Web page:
The Climate Smart Regional Planning workshop was organized in St. Petersburg, Russia 3-5 September 2014 for launching cooperation on regional climate strategies in the Barents region. The Barents Euro-Arctic Council (BEAC) is promoting and organizing collaboration in the Barents region so that all Barents member regions would have climate strategies.
The climate strategy work in the Barents region was started during Finland’s chairmanship of the BEAC Working Group on Environment (WGE) in 2012-2013. Climate issues are one of the five top tasks during the Russian chairmanship of the WGE during the years 2014-2015. This includes the development of regional climate strategies in the Barents region, as planned in the Action Plan on Climate Change for the Barents Region (2013).
Collaboration in order to find out the most pressing questions in formulating climate strategies. Photo: Ilona Mettiäinen, Arctic Centre, University of Lapland
In the Climate Smart workshop, experiences were shared between Barents member regions in order to learn from each other and contacts were made between regional actors. I gave two presentations in the workshop: the first one about climate change as a challenge for strategic planning from methodological and knowledge related viewpoint, with the headline “Promises and challenges of strategic planning in climate change work”. My second presentation dealt with the collaborative planning process of the regional climate strategy of Finnish Lapland. Both presentations were based on my ongoing doctoral research in which I study strategic planning as a method in knowledge-intensive planning and policy-making processes and the regional level in climate adaptation and mitigation work. For the research, I observed the formulation process of Lapland’s regional climate strategy in 2010-2012.
The workshop gathered over 30 professionals such as regional authorities, greenhouse gas and land-use planning experts, researchers, and other focal stakeholders in regional climate work to brainstorm and collaborate.
It turned out that several Barents member regions, that had already completed preparing their climate strategies, shared many similar experiences regarding processual or “framework” issues. Some similarities could be spotted also regarding content related issues, as the climatic and other natural conditions in the Barents region are somewhat similar, as well as the projected climatic changes. Also the importance of natural resources for regional economies unites the Barents regions. However, as adaptation is highly a region specific issue due to differences in community, livelihood and land-use structures as well as planning and administrational cultures, all best practices identified in one region cannot be applied directly as such in all other Barents regions.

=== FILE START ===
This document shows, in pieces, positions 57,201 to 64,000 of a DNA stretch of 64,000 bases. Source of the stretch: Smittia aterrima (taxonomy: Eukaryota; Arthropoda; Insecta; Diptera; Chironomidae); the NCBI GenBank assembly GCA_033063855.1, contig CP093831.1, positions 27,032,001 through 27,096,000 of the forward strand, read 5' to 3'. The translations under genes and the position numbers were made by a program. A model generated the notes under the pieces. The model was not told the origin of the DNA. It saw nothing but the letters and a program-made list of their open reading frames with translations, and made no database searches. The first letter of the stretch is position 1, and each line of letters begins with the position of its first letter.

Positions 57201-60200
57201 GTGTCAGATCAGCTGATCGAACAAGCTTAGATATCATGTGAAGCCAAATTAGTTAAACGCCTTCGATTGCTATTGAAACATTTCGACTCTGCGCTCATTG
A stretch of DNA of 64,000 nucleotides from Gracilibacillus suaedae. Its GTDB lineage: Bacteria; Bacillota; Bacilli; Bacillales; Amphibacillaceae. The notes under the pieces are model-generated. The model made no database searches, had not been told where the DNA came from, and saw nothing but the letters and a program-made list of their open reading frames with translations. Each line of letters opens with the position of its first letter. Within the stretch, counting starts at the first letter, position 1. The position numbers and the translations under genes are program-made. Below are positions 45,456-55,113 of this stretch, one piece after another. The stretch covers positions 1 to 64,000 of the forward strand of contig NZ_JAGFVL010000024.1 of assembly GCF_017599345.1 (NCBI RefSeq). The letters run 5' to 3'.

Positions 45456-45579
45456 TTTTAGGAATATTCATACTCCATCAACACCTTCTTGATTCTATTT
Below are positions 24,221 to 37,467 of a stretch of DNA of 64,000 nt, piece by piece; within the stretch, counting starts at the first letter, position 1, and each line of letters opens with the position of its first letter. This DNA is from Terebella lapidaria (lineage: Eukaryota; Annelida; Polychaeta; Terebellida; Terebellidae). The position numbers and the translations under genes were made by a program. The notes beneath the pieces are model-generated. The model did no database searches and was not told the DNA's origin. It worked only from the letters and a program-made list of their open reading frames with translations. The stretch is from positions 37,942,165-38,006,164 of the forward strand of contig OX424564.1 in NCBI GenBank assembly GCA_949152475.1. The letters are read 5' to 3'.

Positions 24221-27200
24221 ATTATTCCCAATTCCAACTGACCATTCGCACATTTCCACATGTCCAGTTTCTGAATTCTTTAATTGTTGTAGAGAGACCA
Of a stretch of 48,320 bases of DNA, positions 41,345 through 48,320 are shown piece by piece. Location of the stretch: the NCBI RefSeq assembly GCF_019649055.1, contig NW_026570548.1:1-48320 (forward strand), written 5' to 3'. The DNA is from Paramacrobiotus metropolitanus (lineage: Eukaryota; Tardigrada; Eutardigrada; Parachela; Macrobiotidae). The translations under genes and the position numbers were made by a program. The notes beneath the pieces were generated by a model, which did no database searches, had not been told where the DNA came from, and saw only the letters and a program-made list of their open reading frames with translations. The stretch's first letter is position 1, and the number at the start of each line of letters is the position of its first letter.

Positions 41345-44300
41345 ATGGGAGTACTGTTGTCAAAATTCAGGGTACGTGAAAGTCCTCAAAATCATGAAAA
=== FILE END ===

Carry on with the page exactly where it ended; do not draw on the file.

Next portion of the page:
Some lessons to take home included the need to organize collaboration from a very early stage, instead of just asking for comments for a draft version of a nearly finished strategy document. Crucial questions for the region that should be addressed in the climate strategy could be identified in the very beginning from local experts and practitioners, as Lapland did. It would also be a good idea to make a communications plan in order to insure involvement of local inhabitants, politicians and enterprises.
The third day of the Climate Smart workshop consisted of a collaborative “clinic” in which concerns and questions about different stages and problems in making regional climate strategies were discussed together. The workshop was led by Jaana Sorvali and me. In the beginning, the most important issues to discuss were identified by collaborative working methods by asking the participants to list their most important concerns which were then elaborated. The top three issues of concern proved out to be the financing of the climate strategy work, stakeholder involvement and the implementation of the strategy. Also data collection issues were addressed. In the discussion, experiences and recommendations based on cases from different parts of the Barents region were shared.
The importance of sufficiently intensive and wide collaboration with regional stakeholders was underlined, but also governance related methods were seen essential. For successful implementation, climate viewpoints should be spread from the climate strategy also to other planning and decision-making. Particularly land-use planning can help to reduce or to limit the growth of greenhouse gas emissions from e.g. commuting and other transport.
Ilona Mettiäinen giving a presentation at the workshop on 3 September 2014. Photo: Tuuli Ojala, BEAC / Barents Secretariat
Text: Ilona Mettiäinen